Pennsylvania Enacts Concussion Laws for Young Athletes

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Football Concussion
The Pennsylvania State Senate recently approved legislation that would require student athletes who show symptoms of a concussion to be removed from play until they are cleared by a medical professional. Additionally, coaches will be required to complete concussion certification courses and parents and guardians will have to read and sign documents that educate them on concussions and brain injuries. This makes Pennsylvania the 31st state to enact a law that is meant to protect young athletes from the devastating impact of untreated and multiple brain injuries.

This policy is in line with the American Medical Association’s recommendation that young athletes who may have a concussion should have written approval from a physician before they are allowed to play or practice again. The AMA decided to promote this policy, as well as efforts to educate athletes, parents, coaches, and trainers, after research on the frequency of effects of concussions on athletes showed that 40% of high school athletes who sustain concussions return to play too soon. Additionally, research shows that concussions make up nearly 10% of all high school athletic injuries. The Brain Injury Association of America (link) has been advocating for the implementation of these guidelines for sports for some time and has provided information packs to schools and coaches to bring the importance of responding urgently to suspected brain injury to avoid the consequences of long-term problems.

It’s always worth pointing out that even mild brain injuries can be more serious than they seem, so it’s absolutely critical for athletes to be completely evaluated and given a clean bill of health before jumping back into action. Though young athletes with ferocious team spirit may want to return to the game right away after an injury, the dangers of doing so are great, especially in high contact sports where the risk of sustaining additional injuries is high. If a player returns to play and suffers any additional brain injuries before the initial injury has had a chance to properly heal, the damage to the brain can significantly worsen…this takes “taking one for the team” to a whole different level. However, if there are strict guidelines that prevent a young athlete from returning to the field before being cleared by a medical professional, the number of devastating brain injuries seen among this group could decrease considerably.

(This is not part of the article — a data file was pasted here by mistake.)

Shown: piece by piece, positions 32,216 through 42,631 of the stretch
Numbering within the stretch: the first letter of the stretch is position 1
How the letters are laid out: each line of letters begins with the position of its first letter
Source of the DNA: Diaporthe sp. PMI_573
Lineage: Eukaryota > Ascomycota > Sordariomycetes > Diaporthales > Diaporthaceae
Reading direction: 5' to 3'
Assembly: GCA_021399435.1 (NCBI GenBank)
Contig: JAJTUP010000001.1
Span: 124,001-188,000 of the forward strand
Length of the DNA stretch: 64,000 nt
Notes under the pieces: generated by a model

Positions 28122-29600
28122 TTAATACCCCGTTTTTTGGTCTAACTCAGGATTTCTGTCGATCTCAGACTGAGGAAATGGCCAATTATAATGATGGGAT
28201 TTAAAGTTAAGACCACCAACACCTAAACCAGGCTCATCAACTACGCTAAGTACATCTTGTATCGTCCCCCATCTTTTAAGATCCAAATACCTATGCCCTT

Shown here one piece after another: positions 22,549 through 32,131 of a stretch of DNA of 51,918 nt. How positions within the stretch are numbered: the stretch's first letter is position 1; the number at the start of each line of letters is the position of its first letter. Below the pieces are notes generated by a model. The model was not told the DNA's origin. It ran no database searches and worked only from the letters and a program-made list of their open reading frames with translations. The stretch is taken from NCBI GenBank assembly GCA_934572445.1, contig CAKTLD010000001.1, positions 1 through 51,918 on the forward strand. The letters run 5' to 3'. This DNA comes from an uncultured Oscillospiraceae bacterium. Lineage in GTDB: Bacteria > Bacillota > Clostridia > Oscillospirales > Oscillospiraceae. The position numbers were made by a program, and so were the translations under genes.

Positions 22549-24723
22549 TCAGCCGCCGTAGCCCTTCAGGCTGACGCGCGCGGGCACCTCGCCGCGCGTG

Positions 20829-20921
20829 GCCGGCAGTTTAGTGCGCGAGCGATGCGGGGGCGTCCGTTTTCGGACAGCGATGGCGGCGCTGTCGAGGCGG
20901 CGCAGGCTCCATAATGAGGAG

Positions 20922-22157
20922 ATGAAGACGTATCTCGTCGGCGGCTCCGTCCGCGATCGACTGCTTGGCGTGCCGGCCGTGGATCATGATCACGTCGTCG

If you’re curious about whether or not your state has a similar policy in place, you can check out a running list of states that have concussion laws here. Hopefully, as more and more states across to the country begin to enact this type of legislation, those that have yet to design and implement similar laws will follow suit.

About Rolf Gainer Ph.D.

Dr. Rolf Gainer is the founder of the Neurologic Rehabilitation Institute at Brookhaven Hospital in Tulsa, Oklahoma as well as the Neurological Rehabilitation Institute of Ontario, in Toronto, Canada. Dr. Gainer is a psychologist with more than twenty-five years of experience in the treatment and rehabilitation of individuals with brain injuries and a dual diagnosis. Dr. Gainer has designed and operated innovative rehabilitation programs in the United States and Canada for individuals who have been regarded as difficult to serve. He is currently involved in conducting two outcome studies related to the long-term issues faced by individuals with brain injuries and a dual diagnosis. He has presented papers throughout the United States and Canada in many professional conferences and educational forums.

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